Do Ho Suh is a Korean Artist who has recently had an exhibition at the Tate Modern, showcasing his work known as ‘Staircase 3’. Interestingly, this piece is made up entirely from cloth and so is very transportable and light. Ho Suh’s work, operates in a similar way to a child’s pop up book due to its accessibility and simple transformation of shape. Having seen this piece in the flesh and many others online, Ho Suh, as an artist, works on a 1×1 scale. The exhibition that is on display at the moment is an actual staircase in the artist’s house.
As you can see, the work that Ho Suh exhibits is a replica of a staircase, modelled from stairs that actually exist and are relevant to the artist himself. In this respect, Ho Suh’s work also relates to the viewer on a personal level as we gain access and insight into the artist’s life. The concept of home is usually one associated with warmth, comfort and security which are all highlighted in these pieces. The colours of the material are warm, the material itself is obviously soft and light and the fact that the exhibit dangles from the ceiling suggests a hint of security. However, although the artist presents his house in a warm, comfy and secure way, we are viewers are granted TOTAL access to his home. Due to the transparent nature of the piece, Ho Suh is inviting us into his life temporarily as we see how and where the artist himself lives and feels safe. We are drawn into the comfort zone that he feels so naturally while at home. This element of the piece, when analysed is, to a certain extent, quite creepy and peculiar. But when viewed from a distance, this work is fun-loving, friendly and generous.
In a recent interview with Henrik Drescher he said that ever since he was 15 years old he had wanted to be an illustrator. Having only attended art school for a single semester, the work that Drescher has produced as a professional practitioner is a skill that i greatly admire. Being interested in graphics and wanting to go into the advertising/illustration industry, it is re-assuring to see that illustrators such as Drescher have achieved such great success from persisting at what they love doing and have always loved doing.
What is interesting about Drescher and his work is that there is a variety of incorporated techniques and media. You can see in his work ‘The Post Family’ that there is all sorts of media that has been used to create this piece. Drescher has used different paper and card to create the basic background in this illustration. As well as this, Drescher has combined ball point pen and photographs to add certain effects the family portrait and the piece itself. From his work ‘The Post Family’ i enjoy how one may interpret the message and sub-text behind the piece.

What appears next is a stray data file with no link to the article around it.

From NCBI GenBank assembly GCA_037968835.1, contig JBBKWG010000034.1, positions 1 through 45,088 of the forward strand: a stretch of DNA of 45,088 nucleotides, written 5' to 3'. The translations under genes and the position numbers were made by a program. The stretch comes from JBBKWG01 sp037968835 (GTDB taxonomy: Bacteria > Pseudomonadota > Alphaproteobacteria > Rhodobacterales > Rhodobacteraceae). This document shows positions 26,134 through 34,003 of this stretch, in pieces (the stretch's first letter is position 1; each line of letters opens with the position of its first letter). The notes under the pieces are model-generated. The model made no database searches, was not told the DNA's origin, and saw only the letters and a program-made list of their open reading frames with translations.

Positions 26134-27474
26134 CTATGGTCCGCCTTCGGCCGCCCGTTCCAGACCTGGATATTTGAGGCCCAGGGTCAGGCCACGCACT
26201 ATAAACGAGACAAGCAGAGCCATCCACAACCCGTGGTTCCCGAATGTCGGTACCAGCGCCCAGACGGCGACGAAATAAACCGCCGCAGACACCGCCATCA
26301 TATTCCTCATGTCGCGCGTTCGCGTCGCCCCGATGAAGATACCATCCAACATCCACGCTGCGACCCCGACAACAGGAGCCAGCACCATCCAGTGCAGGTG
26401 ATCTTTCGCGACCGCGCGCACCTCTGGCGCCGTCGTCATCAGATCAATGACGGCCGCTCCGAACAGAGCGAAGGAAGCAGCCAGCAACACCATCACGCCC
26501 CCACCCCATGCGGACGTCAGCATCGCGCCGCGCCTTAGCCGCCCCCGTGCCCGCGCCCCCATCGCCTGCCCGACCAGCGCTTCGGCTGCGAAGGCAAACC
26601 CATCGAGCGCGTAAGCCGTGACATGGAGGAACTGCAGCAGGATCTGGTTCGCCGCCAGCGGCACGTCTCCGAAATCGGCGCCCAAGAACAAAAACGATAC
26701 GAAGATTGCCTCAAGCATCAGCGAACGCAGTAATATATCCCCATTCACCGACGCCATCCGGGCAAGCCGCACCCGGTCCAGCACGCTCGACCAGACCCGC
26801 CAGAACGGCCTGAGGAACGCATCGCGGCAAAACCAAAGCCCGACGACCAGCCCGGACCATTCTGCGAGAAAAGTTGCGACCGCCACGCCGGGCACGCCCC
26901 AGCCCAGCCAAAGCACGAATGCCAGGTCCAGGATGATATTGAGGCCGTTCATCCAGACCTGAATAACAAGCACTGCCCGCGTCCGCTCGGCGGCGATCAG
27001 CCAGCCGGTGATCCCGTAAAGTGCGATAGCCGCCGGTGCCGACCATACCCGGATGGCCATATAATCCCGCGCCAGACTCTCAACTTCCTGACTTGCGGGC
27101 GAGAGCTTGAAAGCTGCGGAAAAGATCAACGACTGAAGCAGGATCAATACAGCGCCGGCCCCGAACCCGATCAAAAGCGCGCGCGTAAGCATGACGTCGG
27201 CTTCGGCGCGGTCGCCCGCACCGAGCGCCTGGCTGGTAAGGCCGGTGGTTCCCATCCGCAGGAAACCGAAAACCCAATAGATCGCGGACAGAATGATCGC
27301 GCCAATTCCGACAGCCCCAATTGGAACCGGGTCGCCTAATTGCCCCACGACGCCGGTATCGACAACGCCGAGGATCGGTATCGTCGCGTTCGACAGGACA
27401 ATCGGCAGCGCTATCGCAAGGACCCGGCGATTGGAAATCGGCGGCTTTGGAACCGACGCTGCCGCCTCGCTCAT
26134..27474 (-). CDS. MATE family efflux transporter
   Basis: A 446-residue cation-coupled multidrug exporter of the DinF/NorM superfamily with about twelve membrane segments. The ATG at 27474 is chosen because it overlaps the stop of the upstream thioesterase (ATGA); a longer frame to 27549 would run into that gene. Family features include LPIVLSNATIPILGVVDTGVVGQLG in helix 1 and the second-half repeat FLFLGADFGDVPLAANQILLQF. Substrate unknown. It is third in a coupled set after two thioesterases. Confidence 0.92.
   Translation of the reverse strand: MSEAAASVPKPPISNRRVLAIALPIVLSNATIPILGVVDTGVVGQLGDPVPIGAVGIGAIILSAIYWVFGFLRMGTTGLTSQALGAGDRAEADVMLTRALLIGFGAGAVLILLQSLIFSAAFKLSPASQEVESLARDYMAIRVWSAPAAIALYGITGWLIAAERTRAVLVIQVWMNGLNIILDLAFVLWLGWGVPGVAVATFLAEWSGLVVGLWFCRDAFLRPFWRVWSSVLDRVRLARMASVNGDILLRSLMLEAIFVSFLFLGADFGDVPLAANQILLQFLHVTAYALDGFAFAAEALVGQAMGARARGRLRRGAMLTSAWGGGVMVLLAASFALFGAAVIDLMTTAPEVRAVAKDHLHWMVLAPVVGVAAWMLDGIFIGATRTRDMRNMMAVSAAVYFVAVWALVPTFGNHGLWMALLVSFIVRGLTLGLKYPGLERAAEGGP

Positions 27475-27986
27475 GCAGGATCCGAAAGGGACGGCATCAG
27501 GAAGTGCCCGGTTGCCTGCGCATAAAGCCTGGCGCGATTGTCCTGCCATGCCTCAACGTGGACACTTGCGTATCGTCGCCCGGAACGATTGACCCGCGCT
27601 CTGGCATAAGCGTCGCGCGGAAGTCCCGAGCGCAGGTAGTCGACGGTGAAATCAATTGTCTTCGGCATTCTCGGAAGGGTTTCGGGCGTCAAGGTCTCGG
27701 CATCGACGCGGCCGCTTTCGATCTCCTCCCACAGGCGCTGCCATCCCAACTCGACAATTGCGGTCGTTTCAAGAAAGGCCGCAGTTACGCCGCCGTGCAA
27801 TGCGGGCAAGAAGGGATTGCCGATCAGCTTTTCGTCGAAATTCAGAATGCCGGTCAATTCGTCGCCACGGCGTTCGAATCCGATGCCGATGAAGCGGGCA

This work also reminds me of the exquisite corpse drawings that we did at the beginning of part one during the drawing week. The simplicity of the style is very similar to the work of the chapman brothers to the extent that their use of line is very similar and the intricate addition of detail to the piece makes the visually stunning and interesting to examine.
Pictures of the winning entrant for this years Jerwood Drawing Prize. Gary Lawrence used black ball point biro’s that be bought for 30p from a supermarket. The drawing took Lawrence the best part of 8 months to complete and he is hoping that the 30p investment is going to make him close to £8,000. Lawrence said in an interview with the Evening Standard that his motive for calling the piece ‘Homage to Anonymous’ is to draw attention to ‘all the anonymous artists through history who made work but are unrecognised’. Lawrence describes his process as ‘like knitting, you have to stick at it for a long time to get the results.’